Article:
• Report this Comment On September 13, 2013, at 8:15 PM, rsnavarro98 wrote:

    jump start the company with unions? what a dork writer... obviously written by a union writer

  • Report this Comment On September 13, 2013, at 9:54 PM, mudauber wrote:

    The pendulum swings both ways. This country is where it stood in the 30s and 40s the big companies have the upper hand. The unions swung the other way in the 80s and 90's.

    Unions wouldn't be needed if the big money people treated workers fairly but they can't because of greed. Those who fail to learn form history are doomed to repeat it.

    FDR saw what was coming and tried to level the playing field to prevent a second civil war. Will there be another hero in the future?

  • Report this Comment On September 13, 2013, at 10:53 PM, DList1 wrote:

    LOL! This is satire right? The same unions who support the flood of unskilled, cheap labor in this country that Corporate America loves??

  • Report this Comment On September 13, 2013, at 11:26 PM, reaper311 wrote:

    Parker Hannifin in New Haven,Indiana is moving to Mexico.The sad part of this story is only the non union factories that they own are going to Mexico. I got friends who work there and are pissed that unions held the company to labor contracts and are keeping the union shops in the US.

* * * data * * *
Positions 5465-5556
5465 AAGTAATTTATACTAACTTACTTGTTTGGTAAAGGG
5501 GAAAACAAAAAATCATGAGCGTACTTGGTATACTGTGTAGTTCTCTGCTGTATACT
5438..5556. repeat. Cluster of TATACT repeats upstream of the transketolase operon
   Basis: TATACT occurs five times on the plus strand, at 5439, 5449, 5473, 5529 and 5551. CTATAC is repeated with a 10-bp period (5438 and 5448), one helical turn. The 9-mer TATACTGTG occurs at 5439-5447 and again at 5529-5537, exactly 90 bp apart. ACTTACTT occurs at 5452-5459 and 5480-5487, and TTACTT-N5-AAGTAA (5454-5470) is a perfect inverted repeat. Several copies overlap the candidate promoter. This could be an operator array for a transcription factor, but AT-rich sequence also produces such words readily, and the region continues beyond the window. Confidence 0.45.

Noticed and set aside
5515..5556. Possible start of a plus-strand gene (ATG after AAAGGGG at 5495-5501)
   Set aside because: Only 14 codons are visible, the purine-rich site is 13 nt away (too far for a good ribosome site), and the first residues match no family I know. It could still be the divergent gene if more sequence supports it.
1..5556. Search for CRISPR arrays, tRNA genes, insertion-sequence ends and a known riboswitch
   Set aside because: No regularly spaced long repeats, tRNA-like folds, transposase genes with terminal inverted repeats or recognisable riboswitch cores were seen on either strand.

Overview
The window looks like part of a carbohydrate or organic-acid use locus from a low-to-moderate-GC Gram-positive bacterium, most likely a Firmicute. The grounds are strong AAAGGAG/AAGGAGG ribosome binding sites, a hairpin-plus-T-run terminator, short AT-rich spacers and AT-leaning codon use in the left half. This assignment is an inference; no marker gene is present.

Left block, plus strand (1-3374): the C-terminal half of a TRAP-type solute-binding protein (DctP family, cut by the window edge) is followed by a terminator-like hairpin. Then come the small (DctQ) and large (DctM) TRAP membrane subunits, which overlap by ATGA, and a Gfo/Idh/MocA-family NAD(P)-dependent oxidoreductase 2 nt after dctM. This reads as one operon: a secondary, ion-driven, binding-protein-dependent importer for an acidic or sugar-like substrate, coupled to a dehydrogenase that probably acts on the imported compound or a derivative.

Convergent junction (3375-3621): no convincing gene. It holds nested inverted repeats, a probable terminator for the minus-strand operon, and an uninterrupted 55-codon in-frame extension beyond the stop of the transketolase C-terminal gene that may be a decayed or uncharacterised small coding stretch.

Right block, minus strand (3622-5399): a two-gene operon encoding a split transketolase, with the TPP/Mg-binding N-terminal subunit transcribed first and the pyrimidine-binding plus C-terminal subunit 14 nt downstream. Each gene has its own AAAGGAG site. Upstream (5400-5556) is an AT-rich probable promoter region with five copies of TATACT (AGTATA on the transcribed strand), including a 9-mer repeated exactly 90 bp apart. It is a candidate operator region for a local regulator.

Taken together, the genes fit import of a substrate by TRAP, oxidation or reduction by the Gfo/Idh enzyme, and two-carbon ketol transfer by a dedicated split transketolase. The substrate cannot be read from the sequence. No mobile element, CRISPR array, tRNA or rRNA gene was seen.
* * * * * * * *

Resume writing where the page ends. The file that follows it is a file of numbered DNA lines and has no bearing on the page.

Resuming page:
Another statistic that media outlets brought up, but companies in fast food and retail have been paying minimum wage for ever, even thought the cost of living has gone up massive. Gas prices shot up causing food to skyrocket and the government hardly ever increases minimum wage to offset inflation. Pay for food,auto insurance, and gas and your homeless after them expenses, and these industries need to start covering wage increases that reflect inflation or else poverty will continue to increase.

    I'm not saying pro union or anti union, but i can see where stuff is screwy and say our GOV should do better at regulating wages and inflation to reduce the need for public assistance

  • Report this Comment On September 13, 2013, at 11:29 PM, damilkman wrote:

    The author seems to be in a delusional cloud. The reality of the 21st century world is your value is equal to your skill. The moats of the industrial age are gone. I live in Michigan. The Detroit Free Press did a great article right at the beginning of the financial meltdown. What they found is that the workers in the automobile industry generally encouraged their children to follow in their footsteps. The result was expected.